11 April 2018
Small cap winners are grinners, but losers silent.
Smaller companies shooting out the lights always sing when they're winning, but like most of us, are largely silent for the more common losses.
It might seem straightforward advice, but according to some of Australia’s leading small cap fund managers, investors in the sector could benefit from professional expertise.
“People often hear their mates talk about the fantastic returns they made on one or two stocks, but no one talks about their losses,” says Jeremy Bond, founder and chief investment officer at small caps fund manager Terra Capital.
“The losses are far more prevalent, since while a few small caps make really good returns, most are below par.”
“Small caps” are typically defined as companies outside the Australian Securities Exchange’s top 100, with companies in the S&P/ASX Small Ordinaries index generally having market capitalisations ranging from a few hundred million up to $2 billion.
Among Australia’s 950 small cap stocks, just 79 posted a greater than 25 per cent return a year over the past five years to the end of 2017.
Which the average return was a spectacular 447 per cent, says Terra Capital's Bond.
Yet overall, the $111 billion small cap sector delivered a negative 19 per cent return over the past five years, compared to a 68 per cent gain for the $1.6 trillion large cap sector comprising 102 stocks.
However, with an average of just 1.1 analysts per stock in the small cap sector compared to 9.8 for the large caps, small cap fund managers argue there is greater opportunity for value-adding given the lack of analyst coverage.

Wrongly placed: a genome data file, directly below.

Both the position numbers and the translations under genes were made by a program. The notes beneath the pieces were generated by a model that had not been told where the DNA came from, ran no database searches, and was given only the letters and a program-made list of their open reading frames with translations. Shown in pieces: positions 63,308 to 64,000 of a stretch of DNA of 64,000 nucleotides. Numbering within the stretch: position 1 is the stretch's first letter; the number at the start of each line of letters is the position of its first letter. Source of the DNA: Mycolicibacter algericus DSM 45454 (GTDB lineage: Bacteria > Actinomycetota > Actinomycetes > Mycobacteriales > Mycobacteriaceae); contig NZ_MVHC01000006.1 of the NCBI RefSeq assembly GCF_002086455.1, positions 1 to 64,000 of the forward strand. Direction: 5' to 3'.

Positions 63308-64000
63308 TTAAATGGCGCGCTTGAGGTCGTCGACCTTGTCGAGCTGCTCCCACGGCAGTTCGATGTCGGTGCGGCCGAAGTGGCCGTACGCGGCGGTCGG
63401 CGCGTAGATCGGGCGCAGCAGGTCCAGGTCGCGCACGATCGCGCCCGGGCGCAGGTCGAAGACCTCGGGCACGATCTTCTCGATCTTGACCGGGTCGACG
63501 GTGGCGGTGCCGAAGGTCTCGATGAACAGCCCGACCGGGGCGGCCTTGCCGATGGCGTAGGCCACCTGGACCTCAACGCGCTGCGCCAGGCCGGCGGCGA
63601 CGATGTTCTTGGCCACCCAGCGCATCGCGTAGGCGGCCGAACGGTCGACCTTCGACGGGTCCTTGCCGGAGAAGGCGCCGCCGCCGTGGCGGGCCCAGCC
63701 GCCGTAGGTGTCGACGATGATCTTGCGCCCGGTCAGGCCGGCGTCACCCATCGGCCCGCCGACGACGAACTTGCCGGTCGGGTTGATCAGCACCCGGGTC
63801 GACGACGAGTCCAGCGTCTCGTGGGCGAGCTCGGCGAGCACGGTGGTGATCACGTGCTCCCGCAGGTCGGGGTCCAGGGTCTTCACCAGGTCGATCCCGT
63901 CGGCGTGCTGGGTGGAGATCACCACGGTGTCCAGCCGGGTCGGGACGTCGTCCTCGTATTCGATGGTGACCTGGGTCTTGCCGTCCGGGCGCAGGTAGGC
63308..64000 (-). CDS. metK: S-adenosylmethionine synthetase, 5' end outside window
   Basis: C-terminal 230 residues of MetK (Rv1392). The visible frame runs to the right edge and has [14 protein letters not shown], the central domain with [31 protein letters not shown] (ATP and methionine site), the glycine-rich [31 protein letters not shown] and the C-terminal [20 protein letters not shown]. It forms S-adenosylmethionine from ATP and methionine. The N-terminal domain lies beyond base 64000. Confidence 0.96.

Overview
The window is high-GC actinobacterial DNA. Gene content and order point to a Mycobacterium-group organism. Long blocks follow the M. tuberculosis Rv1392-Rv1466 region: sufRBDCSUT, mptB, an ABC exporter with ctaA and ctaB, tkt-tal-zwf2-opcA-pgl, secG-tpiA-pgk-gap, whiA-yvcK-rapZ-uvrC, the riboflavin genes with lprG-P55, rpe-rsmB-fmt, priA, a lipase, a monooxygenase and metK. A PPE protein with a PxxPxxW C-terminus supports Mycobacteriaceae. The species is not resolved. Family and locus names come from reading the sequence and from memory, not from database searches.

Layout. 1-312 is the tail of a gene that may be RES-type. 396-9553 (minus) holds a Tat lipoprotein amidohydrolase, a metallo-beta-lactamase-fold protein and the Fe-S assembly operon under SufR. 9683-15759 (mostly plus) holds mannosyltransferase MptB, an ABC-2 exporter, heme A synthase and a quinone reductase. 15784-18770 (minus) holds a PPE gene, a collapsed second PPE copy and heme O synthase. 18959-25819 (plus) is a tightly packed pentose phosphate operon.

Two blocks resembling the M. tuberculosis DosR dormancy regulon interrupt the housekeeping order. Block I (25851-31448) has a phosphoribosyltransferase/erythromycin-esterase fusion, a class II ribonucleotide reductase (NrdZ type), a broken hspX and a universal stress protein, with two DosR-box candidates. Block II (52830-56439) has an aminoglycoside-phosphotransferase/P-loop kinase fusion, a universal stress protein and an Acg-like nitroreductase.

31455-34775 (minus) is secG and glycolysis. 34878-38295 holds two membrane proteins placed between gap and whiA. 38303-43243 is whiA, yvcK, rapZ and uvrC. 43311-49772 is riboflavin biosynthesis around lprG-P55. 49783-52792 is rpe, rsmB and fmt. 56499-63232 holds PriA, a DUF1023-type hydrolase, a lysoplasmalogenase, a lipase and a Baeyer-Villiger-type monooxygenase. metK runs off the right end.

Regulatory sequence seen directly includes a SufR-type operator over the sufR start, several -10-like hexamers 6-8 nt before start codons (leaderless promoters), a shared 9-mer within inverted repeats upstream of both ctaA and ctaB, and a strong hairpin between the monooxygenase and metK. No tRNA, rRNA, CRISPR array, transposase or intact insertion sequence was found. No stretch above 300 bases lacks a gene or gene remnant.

“We’re trying to find opportunities that are not well understood in the market or well covered by brokers, and by doing that we think you can find assets that are mispriced and therefore generate returns,” Bond says.
“Management, particularly at the smaller end, is vital. There’s a lot to do in a small company and it really depends on the people steering the ship.”
Examples abound of small cap companies that have enjoyed massive gains driven by investor and media hype, before falling back to earth just as quickly.
“In small caps you need a degree of tolerance, but you also need to be able to determine whether it’s a teething problem, a growth problem in the business, or fundamentally a much bigger issue,” Bond says.
“On the upside, it’s important to let the winners run a little bit. There’s always the temptation with a stock that’s up by 30, 40 or 50 per cent to sell, but in the sector in which we operate, if you really believe in the business you can see some really strong returns that can be many multiples of the company over time.”
“We’ve been running for almost eight years, so we’ve been through good and bad markets. Until a couple of years ago the resource market was very tough, with only a handful of stocks performing well each year. Then in 2015/16 we saw the gold sector start to perform, and then the battery thematic started to play out,” Bond says.
According to Bond, it’s not just lithium, graphite and cobalt--changes within the resources sector have also started affecting nickel, manganese and copper miners.
"At the same time, you’ve seen China’s policy changes which have restricted the supply of several commodities including coal and iron ore. Coupled with synchronised global growth, suddenly the resources market is a nice place to be.”